European markets rally on trade talk optimism

European markets opened higher, taking their cue from a strong closure on Wall Street where stocks were boosted by optimism over the trade talks between US and China and signals that the Federal Reserve may hold back on planned interest rate hikes.

European markets opened higher, taking their cue from a strong closure on Wall Street where stocks were boosted by optimism over the trade talks between US and China and signals that the Federal Reserve may hold back on planned interest rate hikes.

Though the last set of Sino-US talks that finished this week seem to have yielded very little in terms of concrete progress, the fact that the communication channels remain open and that the Chinese Vice Premier Liu He is expected to visit the US later in January is giving rise to hopes that the two sides will find some middle ground soon. Both countries need to keep the pace of progress up to be able to negotiate key issues by 1 March when the current 90-day trade truce expires.

Dollar slides as Fed chairman warns of government shutdown implications

The greenback is weakening almost across the board except against sterling, in part on the Fed’s more dovish comments but also as the US government is heading for its longest shutdown in history (it is currently the second longest on record). The standoff between President Trump and Congress is showing no signs of abating and if anything, Trump is becoming more combative saying that he might consider declaring a state of emergency to obtain the funding for his Mexican wall.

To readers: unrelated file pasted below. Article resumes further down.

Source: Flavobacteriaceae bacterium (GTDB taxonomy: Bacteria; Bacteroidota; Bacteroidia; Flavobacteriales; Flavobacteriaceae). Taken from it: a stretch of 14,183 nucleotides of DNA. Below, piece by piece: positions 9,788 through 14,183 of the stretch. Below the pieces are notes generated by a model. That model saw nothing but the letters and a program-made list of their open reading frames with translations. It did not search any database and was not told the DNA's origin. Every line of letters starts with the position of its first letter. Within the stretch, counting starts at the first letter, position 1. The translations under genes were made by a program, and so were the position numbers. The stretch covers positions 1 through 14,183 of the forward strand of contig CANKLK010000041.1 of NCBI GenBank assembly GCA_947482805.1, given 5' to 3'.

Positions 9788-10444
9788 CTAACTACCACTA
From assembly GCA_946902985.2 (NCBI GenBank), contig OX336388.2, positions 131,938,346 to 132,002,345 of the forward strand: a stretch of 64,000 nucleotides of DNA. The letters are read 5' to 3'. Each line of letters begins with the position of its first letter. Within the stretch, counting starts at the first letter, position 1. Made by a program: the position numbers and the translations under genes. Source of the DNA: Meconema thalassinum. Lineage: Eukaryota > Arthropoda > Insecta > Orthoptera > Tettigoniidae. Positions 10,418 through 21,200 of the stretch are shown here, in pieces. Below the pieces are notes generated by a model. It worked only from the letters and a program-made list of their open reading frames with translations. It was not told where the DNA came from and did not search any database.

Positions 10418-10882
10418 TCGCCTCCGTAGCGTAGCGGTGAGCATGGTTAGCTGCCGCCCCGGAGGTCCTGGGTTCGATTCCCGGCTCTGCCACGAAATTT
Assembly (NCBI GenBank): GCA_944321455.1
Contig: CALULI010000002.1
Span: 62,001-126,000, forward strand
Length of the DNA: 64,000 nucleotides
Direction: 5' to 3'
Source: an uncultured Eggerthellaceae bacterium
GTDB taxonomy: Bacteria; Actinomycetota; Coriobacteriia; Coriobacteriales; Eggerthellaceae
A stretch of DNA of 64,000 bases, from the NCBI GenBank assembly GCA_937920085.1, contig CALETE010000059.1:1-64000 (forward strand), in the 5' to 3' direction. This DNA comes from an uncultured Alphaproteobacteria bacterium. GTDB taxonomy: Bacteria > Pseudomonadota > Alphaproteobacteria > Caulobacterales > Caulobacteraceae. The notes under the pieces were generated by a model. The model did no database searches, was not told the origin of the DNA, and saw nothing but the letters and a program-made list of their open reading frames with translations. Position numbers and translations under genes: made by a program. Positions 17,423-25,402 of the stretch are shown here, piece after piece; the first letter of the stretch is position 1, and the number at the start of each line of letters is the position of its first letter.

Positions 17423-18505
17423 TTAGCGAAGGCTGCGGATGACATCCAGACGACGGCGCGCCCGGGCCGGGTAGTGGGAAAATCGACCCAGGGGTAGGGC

Although stock markets have mostly dismissed the shutdown as having little relevance for trading, Fed chairman Jerome Powell has warned that a prolonged US government shutdown could start taking a toll on the country’s economic growth. It would also make it more difficult for the Fed to assess the real condition of the US economy as a number of agencies that gather key economic indicators have been affected by the closures.

Oil prices rally almost 9% on the week

Crude oil prices are going through a period of irrational exuberance as investors pin their hopes that the production cuts agreed by OPEC in December will start creating a tightness in the market in the first half of this year. Also, the perceived progress in the Sino-US talks is boosting optimism that China’s economy will stop slowing down and that demand from the world’s largest buyer of commodities will remain strong. But given that Brent crude started the week at $57.26 and is now trading almost 9% higher, crude oil should be approached with due caution.

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